Penn could have used a more obscure source for their aphorism; the fact that they chose one identified with Ben Franklin is suggestive. To me what it suggests is politics.  Whatever you do with this quote, knowing something about Franklin himself is helpful, and about his times– Ben Franklin was  a scientist, a printer, a successful small businessman, a lady’s man, a drinker and gourmand,  a Founding Father of the United States as well as our most important early diplomat  . . .  and therefore a politician, a word which seems to have become dirty of late.  Perhaps this has something to do with Penn’s use of this aphorism, as it can be read as a fundamentally political observation.  Franklin himself was also  a master of the art of compromise,  repeatedly assessing and persuading assemblies  and individuals at home and abroad.

Franklin’s aphorism offers a way to classify and divide any group, but it is also very open to interpretation, and how you interpret it will say a lot to your application reader.  I mean by this that you have to assign values to the categories Franklin establishes–it’s hard to create a classification system for human beings that does not also create a hierarchy, and in creating hierarchies, you are at risk of seeming self-righteous or narrow-minded or naive.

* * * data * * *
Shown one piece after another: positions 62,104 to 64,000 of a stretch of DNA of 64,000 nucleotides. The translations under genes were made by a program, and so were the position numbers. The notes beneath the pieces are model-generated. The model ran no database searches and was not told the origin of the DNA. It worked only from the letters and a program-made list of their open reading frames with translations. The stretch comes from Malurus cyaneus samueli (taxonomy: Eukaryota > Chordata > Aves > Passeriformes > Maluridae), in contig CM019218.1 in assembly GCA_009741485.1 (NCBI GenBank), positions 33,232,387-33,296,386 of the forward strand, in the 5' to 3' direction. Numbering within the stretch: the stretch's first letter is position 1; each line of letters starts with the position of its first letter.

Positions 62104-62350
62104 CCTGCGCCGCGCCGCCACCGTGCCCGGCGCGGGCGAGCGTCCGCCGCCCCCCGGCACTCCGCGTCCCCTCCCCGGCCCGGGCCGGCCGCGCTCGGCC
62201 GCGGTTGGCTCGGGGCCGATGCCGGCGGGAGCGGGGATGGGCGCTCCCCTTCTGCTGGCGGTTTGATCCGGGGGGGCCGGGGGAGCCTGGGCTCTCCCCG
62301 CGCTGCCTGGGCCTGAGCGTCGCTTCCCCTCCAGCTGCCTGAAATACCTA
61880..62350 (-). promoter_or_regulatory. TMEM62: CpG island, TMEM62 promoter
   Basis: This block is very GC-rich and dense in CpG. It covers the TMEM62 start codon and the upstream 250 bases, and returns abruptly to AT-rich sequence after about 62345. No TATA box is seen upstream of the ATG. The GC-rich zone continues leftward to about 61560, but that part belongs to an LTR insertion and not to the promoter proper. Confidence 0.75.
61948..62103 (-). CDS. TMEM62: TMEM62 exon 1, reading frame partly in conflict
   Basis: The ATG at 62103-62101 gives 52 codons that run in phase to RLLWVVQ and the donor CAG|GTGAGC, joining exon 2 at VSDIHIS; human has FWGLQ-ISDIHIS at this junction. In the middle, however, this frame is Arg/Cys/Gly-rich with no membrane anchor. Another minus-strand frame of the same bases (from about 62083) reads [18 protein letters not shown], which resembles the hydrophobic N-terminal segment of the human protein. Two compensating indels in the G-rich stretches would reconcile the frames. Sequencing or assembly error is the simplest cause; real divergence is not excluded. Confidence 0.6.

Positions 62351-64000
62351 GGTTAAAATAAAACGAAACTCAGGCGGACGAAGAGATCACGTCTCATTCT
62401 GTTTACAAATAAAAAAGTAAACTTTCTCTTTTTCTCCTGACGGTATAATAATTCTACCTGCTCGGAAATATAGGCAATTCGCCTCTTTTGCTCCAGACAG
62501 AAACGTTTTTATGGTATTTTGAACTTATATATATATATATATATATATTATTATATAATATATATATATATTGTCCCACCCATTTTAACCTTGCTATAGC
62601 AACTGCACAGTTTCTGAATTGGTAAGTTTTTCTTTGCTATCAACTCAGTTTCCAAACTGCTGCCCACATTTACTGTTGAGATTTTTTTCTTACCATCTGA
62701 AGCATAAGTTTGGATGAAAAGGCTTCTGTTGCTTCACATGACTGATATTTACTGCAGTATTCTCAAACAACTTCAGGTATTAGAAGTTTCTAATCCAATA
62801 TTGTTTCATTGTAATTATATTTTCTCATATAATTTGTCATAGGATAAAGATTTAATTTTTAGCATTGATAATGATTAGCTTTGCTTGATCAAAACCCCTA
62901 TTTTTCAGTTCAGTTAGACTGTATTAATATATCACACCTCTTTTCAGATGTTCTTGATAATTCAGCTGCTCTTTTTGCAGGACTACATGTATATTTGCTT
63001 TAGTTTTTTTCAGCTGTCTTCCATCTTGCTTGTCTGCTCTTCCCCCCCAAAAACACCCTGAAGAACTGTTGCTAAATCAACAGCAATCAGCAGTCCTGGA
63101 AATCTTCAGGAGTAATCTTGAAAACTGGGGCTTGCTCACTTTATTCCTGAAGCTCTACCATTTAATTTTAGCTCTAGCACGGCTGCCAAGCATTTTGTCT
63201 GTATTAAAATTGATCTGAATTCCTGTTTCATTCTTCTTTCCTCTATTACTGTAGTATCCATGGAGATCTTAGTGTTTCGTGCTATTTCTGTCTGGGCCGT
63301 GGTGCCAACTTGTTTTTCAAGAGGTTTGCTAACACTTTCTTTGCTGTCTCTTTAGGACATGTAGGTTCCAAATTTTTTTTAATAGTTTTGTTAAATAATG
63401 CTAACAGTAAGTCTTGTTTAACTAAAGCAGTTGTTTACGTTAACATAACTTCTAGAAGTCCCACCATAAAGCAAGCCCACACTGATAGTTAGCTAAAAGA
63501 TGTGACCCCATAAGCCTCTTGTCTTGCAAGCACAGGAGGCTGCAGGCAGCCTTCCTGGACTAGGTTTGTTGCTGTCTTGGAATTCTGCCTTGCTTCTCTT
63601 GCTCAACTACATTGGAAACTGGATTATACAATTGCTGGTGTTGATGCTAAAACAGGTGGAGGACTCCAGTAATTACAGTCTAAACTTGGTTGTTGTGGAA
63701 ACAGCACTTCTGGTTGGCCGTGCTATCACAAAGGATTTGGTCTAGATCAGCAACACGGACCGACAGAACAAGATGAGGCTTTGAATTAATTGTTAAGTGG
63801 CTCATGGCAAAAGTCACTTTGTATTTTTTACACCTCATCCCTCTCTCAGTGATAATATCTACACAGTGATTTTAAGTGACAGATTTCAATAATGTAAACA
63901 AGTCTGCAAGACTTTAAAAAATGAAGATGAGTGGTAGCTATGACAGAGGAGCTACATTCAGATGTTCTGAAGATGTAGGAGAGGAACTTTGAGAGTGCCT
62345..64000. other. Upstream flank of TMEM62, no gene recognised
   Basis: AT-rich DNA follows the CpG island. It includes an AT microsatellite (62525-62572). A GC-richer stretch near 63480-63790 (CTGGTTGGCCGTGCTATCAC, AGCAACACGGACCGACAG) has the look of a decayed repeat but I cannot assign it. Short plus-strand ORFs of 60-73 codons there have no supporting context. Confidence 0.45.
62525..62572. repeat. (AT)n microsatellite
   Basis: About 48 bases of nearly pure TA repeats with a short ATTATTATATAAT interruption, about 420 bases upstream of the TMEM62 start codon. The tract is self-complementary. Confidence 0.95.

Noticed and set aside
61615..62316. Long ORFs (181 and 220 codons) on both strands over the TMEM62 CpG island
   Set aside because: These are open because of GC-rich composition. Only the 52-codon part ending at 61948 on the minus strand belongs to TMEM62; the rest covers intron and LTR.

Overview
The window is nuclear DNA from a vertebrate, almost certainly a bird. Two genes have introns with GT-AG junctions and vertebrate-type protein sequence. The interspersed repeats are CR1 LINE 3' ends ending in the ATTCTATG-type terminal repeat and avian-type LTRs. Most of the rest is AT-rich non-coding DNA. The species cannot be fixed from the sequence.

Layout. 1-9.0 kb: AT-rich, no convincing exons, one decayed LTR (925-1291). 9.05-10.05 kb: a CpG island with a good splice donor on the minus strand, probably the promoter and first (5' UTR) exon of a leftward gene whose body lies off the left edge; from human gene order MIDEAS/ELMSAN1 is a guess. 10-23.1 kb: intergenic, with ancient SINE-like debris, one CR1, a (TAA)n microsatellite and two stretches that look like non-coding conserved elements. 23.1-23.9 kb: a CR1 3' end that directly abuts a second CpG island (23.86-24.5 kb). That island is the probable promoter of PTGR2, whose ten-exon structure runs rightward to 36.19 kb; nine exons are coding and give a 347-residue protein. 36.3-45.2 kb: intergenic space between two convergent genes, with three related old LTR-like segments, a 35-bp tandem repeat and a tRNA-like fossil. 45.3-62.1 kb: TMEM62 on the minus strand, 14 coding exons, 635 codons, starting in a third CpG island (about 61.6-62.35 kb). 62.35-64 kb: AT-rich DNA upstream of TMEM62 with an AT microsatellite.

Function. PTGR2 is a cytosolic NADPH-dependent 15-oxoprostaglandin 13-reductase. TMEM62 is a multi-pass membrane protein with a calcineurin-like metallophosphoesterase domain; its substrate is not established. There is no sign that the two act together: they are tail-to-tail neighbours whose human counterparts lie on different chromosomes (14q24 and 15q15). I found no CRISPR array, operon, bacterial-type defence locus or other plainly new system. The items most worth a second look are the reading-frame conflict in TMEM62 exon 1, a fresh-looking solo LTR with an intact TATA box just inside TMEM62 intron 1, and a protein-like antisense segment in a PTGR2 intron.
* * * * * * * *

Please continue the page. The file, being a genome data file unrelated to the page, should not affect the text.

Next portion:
One example of how to use Franklin’s triptych might be to argue that, in any given group, you have people who are inflexible, even fanatical,  people you might call The Immovable; then there are people who are compromisers, whom you might call the movable, and finally there are those few people who move,   the leaders.  If you examine the U. S. Congress using these types, you might find that politicians who claim principle may not look so good in contrast to those who are willing to compromise.  If you set it up this way, you obviously would want to be one of the leaders, those who move, though  you would praise the movable for being practical.